Wednesday, July 25, 2007

Tongue in Cheek

A BBC report on a Norwegian princess, the fourth in line to the Norwegian throne, talking with angels, and helping you do the same for a mere $4,150 per year

Friday, July 13, 2007


I've always referred to Bikram as "The McDonald's of Yoga", but that was my own assumption without actually ever having taken a class. So yesterday, in the interest of being able to back myself up with some facts (or refuting my basic assumptions) I took one.

This took some courage on my part. For those of you that don't know, Bikram is done in a hot room - 105 degrees celsius and 40% humidity to be precise. One of the reasons given for this on the Bikram web site is the heat increases the heart rate, turning this into an aerobic exercise... Just a few more points for background: 1) it consists of a fixed, "scientifically" developed sequence of 26 poses, developed by the eponymous Mr. Bikram Chadhoury, 2) it's probably the only branch of yoga, with the possible exception of yoga clothing, that's making real money for its developers - in this case Bikram himself, who is well known for his collection of Rolls Royces (remember the Rajneesh...?), and 3) Bikram has patented(!) his sequence of poses and has legally pursued those who try to teach his sequence or variants of it without paying him royalties.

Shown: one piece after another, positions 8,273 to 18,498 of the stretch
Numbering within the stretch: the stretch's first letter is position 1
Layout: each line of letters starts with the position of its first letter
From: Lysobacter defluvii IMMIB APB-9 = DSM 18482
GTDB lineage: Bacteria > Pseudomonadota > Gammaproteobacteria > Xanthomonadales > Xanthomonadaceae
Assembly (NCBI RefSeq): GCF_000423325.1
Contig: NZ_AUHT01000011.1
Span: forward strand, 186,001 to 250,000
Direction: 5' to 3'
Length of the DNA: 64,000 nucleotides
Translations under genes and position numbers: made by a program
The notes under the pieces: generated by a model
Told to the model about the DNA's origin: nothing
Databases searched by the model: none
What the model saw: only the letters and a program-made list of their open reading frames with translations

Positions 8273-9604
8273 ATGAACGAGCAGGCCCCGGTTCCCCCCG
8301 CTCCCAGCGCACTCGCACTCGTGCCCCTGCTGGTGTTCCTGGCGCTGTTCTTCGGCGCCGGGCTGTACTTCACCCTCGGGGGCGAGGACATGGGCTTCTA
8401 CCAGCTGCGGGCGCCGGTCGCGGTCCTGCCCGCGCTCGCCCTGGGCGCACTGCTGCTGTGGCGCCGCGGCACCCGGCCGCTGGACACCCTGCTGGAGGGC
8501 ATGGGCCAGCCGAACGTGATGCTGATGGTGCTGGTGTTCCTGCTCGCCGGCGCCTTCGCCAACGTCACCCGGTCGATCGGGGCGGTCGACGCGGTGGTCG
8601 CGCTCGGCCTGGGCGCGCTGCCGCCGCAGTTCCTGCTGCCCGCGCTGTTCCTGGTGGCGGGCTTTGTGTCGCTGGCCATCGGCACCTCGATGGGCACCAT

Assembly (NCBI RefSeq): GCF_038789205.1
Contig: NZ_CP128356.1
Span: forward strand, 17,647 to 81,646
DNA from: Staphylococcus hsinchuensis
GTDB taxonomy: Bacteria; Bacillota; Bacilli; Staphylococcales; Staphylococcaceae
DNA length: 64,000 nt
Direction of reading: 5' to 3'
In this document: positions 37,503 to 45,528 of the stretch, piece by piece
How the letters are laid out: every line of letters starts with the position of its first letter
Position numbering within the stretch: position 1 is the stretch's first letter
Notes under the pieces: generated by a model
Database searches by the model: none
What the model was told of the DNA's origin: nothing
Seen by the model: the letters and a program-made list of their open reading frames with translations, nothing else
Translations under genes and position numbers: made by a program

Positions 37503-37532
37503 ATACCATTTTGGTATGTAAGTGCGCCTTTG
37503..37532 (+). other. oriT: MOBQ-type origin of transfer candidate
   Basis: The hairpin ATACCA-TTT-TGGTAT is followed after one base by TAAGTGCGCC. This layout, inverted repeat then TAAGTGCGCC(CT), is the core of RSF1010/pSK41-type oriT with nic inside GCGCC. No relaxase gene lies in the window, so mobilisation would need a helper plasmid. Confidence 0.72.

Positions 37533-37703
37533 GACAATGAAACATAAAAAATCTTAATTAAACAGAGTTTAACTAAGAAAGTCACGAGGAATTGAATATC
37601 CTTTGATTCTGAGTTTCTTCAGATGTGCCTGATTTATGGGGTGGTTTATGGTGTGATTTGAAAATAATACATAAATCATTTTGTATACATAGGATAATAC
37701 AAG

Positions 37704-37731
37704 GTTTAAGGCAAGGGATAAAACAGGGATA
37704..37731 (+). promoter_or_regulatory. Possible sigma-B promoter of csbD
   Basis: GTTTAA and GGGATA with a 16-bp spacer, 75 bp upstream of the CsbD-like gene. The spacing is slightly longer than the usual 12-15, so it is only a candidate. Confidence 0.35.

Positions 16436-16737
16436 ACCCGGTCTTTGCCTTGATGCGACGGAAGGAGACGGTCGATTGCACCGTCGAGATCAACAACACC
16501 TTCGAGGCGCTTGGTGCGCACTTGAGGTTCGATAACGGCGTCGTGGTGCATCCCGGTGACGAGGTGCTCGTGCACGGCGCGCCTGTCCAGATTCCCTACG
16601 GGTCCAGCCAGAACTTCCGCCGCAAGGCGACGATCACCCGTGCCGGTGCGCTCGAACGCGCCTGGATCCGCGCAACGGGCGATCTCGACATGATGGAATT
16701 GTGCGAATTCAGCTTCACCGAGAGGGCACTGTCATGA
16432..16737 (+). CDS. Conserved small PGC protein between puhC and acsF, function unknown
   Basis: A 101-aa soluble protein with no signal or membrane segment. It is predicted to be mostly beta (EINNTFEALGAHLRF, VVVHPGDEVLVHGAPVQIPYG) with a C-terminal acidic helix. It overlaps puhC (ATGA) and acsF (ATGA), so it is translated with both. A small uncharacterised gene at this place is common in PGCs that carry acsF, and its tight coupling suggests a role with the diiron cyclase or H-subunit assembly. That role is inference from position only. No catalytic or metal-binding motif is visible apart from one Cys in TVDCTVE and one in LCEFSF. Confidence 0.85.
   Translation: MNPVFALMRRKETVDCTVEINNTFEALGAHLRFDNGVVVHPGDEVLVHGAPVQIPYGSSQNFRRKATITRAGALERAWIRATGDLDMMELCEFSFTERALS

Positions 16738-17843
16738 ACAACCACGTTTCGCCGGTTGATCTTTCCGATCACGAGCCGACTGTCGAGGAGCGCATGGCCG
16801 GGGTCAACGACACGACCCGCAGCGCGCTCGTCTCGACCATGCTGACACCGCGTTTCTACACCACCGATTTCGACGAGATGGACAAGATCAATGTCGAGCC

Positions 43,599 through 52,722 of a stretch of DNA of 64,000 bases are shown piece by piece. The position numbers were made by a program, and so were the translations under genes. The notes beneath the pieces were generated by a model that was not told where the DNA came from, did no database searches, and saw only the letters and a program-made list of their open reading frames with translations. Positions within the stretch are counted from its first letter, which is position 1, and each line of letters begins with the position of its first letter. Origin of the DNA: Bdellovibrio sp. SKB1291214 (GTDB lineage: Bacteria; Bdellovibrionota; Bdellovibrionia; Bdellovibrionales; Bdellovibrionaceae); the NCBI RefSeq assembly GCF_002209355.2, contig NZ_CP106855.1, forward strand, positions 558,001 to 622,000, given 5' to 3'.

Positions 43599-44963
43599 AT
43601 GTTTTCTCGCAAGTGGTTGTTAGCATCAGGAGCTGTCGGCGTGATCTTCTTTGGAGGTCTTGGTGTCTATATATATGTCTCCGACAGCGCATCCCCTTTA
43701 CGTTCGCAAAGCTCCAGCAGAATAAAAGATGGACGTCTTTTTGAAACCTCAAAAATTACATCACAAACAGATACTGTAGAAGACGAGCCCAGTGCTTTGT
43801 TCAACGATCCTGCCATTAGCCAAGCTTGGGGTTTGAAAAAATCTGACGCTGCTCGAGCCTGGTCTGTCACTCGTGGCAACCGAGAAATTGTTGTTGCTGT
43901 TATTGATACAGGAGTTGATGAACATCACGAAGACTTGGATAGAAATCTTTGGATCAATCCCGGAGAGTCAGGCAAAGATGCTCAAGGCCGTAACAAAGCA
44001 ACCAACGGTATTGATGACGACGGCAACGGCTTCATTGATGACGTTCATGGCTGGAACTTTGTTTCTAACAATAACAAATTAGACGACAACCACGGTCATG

BTW, as a side comment, my anecdotal impression had been that Bikram's the branch of yoga that appeals most to men.

So, I checked out the Bikram web site and off I went. I decided to wear my absolute lightest yoga pants (black ones), along with my one and only sports bra (a white one, you'll find out why this is important very soon...).

Bikram has over 600 studios in the U.S. and hundreds more worldwide, but the highest concentration is in San Francisco. A friend of mine has speculated that's because Bikram actually appeals to gay guys, but I wasn't sure. An alternative explanation was offered by a female friend from San Francisco, who claimed that her girlfriends like to take a Bikram class before dates, because the water they lose during the class allows them to fit into their tighter jeans... That may have become a fad in San Fran... But more importantly, the international headquarters of Bikram is in L.A., less then three miles from my house on La Cienega Blvd. I was going to the holy of the holies itself.

If you've ever been to a regular yoga studio in L.A., you'll know that they're normally pretty upscale in an organic foods type of way. Hardwood floors, soft colors, entry hall full of books and clothes meant to empty your pocket book and fill your soul with the right Zenish New Agey feel. The world headquarters of Bikram is very different. Situated in a fairly run down part of La Cienega Blvd, it's housed in a large commercial building that was probably once a warehouse of the type that doesn't have loft potential...